Hear Ye! Hear Ye! We all go through life half-aware sometimes. We have to – there’s so much input these days that if we actually paid attention to it all, we’d be in a straightjacket within weeks. Advertising, social media, music, TV, mobile devices and apps, games, big data, the crazy-quilt cacophony of social media life — a million voices all competing for our hearts, minds and pocketbooks. It’s all too much to handle. So we don’t. We basically hit the mute button on the vast majority of the sensory tsunami. It’s really a matter of self-preservation.
Except when it’s a matter of self-destruction. For a leader – or anyone else who wants to succeed at hiring and retaining the very best talent – listening is a crucial skill. Because when you tune the wrong people (talent) and information out, you’re depriving yourself of priceless tools that will enable you to take your career, and life, to new levels of workplace fulfillment, reward and fun.
To reach our full potential, we must master the art of listening. Really listening. Which means awareness. Which means thinking about what we hear. Which means applying it, if possible, to the leadership challenges at hand.
The art of listening isn’t difficult to master. And when you have, new worlds open up. It’s exciting.
Here Are 5 Steps To Help You Keep Your Best Talent Happy:
1) Take An Input Inventory. There’s just too much stimuli and information coming at us. We would drown in the tidal wave if we tried to absorb it all. So take an inventory of where the valuable information and insight lies. Who in your work life should you be listening to? Who in your personal life? Which social media channels are relevant? Can you apply online filters to automatically filter some of the useless clutter that assaults us? Write down your inventory. Expand or contract it as your listening skills improve.
2) Stretch Your Muscles. Now that you have an idea of who and what you should be listening to, start to practice. Within the next 24 hours, seek out someone who you think is smart and insightful and pick his or her brain on a specific topic. Thank them, and then go write down what they said and anything actionable that you have gleaned from it. This exercise starts to train our ears and brains to be in sync. It gets easier with time. And it’s fun!
3) Listen To What Is Unsaid. In both our professional and personal lives, absolute candor can be tough. For a variety of reasons, we often communicate obliquely, especially when a topic is uncomfortable. Disagreeing with your boss, expressing unhappiness with a project, colleague, or assignment can be tough. Successful leaders learn to listen between the lines. They encourage direct expression, but understand it can feel risky for people. In the next 24 hours, have a conversation in which you’re listening for what is unsaid. Then go write down what was said and what you feel wasmeant. This exercise is closely related to emotional intelligence. Master it and your learning and leadership toolbox will have a powerful new tool.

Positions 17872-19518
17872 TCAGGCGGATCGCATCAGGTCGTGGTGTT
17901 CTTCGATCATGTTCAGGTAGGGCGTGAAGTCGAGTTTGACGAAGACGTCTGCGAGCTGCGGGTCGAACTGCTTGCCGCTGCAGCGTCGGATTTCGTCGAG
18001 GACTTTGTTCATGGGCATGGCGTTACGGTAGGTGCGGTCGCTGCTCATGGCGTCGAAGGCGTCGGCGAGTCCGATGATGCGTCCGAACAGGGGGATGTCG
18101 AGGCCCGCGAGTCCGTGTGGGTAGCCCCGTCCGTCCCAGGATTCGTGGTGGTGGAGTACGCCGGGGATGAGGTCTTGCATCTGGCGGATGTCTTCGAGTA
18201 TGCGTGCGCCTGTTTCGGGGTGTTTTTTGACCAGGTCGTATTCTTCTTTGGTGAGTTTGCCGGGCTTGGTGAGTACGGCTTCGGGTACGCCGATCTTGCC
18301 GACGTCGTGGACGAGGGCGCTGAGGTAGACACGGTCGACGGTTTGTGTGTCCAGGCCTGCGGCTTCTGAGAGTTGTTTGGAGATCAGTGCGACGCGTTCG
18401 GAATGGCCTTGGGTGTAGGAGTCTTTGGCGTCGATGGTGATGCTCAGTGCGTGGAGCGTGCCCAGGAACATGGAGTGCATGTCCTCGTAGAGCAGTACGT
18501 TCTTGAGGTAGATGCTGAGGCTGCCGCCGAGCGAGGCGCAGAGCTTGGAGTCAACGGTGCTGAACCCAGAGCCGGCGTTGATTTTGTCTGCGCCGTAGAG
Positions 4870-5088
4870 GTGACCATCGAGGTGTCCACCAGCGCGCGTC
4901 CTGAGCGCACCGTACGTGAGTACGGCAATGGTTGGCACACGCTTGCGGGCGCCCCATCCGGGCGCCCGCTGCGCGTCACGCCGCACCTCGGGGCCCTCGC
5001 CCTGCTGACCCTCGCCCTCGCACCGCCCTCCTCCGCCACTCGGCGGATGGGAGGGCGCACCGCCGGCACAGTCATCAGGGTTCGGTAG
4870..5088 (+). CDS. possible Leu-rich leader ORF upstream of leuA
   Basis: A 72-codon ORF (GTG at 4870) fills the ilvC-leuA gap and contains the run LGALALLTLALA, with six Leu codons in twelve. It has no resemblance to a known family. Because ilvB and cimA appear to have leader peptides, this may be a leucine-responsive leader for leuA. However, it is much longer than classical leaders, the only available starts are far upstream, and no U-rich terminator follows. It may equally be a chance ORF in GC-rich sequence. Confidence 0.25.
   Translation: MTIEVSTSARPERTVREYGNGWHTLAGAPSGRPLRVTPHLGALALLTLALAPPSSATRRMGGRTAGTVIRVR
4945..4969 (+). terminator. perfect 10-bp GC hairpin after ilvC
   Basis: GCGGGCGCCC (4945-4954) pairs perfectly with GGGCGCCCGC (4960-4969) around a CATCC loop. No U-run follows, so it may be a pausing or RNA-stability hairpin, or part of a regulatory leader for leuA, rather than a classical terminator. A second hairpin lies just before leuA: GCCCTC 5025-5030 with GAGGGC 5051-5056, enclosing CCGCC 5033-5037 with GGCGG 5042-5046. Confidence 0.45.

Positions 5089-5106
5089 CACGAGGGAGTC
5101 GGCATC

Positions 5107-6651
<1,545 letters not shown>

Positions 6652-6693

4) Refresh Your Ears. We all fall into patterns, which can lead to stale performance and career ruts. The visionary, contrarian investment manager Dean LeBaron, who founded a local company in my universe Batterymarch, shuffled the cubicles (including his own – I know this for fact btw) in his office every few months. This workplace culture reorientation refreshed everyone’s creative juices and boosted employee morale. It also communicated loud and clear that LeBaron cared about his people and understood human nature. Refresh your ears by changing your listening patterns. Tune to a new radio station as you drive or ride to work. Trade Lady Gaga for Bach (or vice versa) for a day. Visit a new social media site. Trade Under the Dome for Storage Wars for at least one episode (yes, you can record Dome!). Ask the cashier at CVS how she’s feeling and really listen to her answer. Ask a follow-up question.
5) Keep An Open Ear (And Mind). Moliere said, “I take my good where I find it.” Smart words. Start listening to people who you never listened to before. (Yes, I know this seems to contradict Step1, but actually it compliments it, and keeps it fresh and spontaneous.) This means seeking out people who you never really paid a whole lot of attention to, and actively soliciting their input. You’d be surprised at what people have to offer when asked. The receptionist, the cleaning guy, the head of another department, someone you don’t click with on a personal level, an acquaintance who works in a completely unrelated business, a high school classmate you reconnected with onFacebook. This exercise works best when applied to a specific challenge. Ask for ideas. Listen to them. Write them down. You might be surprised at what you learn (yes, 90 percent of it may be useless, but …remember the 10 percent)
Learning to listen is a blast. It makes us fuller, smarter, more empathetic, more successful people and leaders. Lets all take our earplugs out and tune in to the wondrous wealth of inspiration that surrounds us. Your future and current employees will thank you.
A version of this post was first published on Forbes on 08/04/2013